Bush was not the first president to import Wall Street cronies down to the seat of power, nor was he the last – checked Obama’s appointments over the past five years?
          The point is, we as a nation have ceded so much power to the government that we can no longer escape. Governments have always been corrupt, but their reach was not as all-encompassing as it is today.

          I’ll save you a place on the ramparts.

      • firsttimebuyer

        Hospitals overcharge those who can pay (either out of pocket or with insurance) so that they can afford to provide free care to everyone else who cannot pay. It is a myth that the poor are turned away. By law they must be treated. I am not opining as to whether that is good or bad law – but it is definitely the government making the law. Chris is right about the trial lawyers. A huge percentage of what doctors charge goes to exhorbitant insurance coverage for lawsuits. We need a loser pays law but we won’t get it because the trial lawyers lobby is too powerful.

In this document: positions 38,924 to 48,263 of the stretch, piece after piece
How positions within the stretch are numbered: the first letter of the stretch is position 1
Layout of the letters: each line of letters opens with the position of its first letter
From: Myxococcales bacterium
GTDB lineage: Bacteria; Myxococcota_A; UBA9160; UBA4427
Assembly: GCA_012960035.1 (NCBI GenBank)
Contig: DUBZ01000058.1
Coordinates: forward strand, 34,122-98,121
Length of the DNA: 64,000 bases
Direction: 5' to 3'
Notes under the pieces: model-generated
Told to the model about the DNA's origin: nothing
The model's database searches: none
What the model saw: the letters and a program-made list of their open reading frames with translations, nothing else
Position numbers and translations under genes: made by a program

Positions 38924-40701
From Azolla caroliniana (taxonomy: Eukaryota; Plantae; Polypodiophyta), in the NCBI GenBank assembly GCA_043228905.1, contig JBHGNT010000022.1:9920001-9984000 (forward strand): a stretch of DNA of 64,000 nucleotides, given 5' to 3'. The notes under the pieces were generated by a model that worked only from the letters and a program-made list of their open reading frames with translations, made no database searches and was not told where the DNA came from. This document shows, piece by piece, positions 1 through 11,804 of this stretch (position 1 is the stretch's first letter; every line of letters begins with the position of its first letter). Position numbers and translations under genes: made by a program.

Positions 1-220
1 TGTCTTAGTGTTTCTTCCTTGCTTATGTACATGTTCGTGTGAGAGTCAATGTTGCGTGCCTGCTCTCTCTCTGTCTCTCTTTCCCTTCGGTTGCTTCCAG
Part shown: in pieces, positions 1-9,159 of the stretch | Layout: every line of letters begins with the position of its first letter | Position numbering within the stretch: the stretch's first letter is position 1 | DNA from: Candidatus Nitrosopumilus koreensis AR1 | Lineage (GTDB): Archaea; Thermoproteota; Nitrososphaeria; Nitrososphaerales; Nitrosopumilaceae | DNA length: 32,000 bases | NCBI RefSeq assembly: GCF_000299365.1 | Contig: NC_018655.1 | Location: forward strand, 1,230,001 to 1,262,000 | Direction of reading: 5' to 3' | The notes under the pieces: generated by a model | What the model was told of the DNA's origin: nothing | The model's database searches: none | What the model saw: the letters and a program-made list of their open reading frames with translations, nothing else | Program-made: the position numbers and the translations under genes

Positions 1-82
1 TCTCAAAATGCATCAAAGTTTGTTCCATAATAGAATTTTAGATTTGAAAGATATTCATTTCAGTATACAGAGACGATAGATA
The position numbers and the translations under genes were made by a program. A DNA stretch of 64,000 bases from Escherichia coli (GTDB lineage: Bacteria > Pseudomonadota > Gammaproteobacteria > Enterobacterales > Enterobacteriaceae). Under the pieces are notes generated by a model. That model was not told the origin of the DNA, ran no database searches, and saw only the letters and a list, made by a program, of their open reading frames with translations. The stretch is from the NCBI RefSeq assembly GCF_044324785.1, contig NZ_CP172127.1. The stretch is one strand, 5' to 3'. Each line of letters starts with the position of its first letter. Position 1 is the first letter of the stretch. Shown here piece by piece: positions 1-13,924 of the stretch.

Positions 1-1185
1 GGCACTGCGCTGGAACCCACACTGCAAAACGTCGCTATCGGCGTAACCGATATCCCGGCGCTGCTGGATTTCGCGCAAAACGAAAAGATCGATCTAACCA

3. Chris, you just went on a right wing rant. Please read Brill’s article. I don’t care about how we got into the financial mess, or how we got into this health care mess. How do we fix it? Forget the stuff about Bush and Obama. Yep, single payer involves the government to a certain extent. But how can we keep the private sector involved, without screwing us??
    As I stated before, gotta make it to age 65!!

    • Not right wing rant at all – we’re actually pretty close together on this, I believe, at least so far as the result – how we got here as a country, maybe we disagree.

    • firsttimebuyer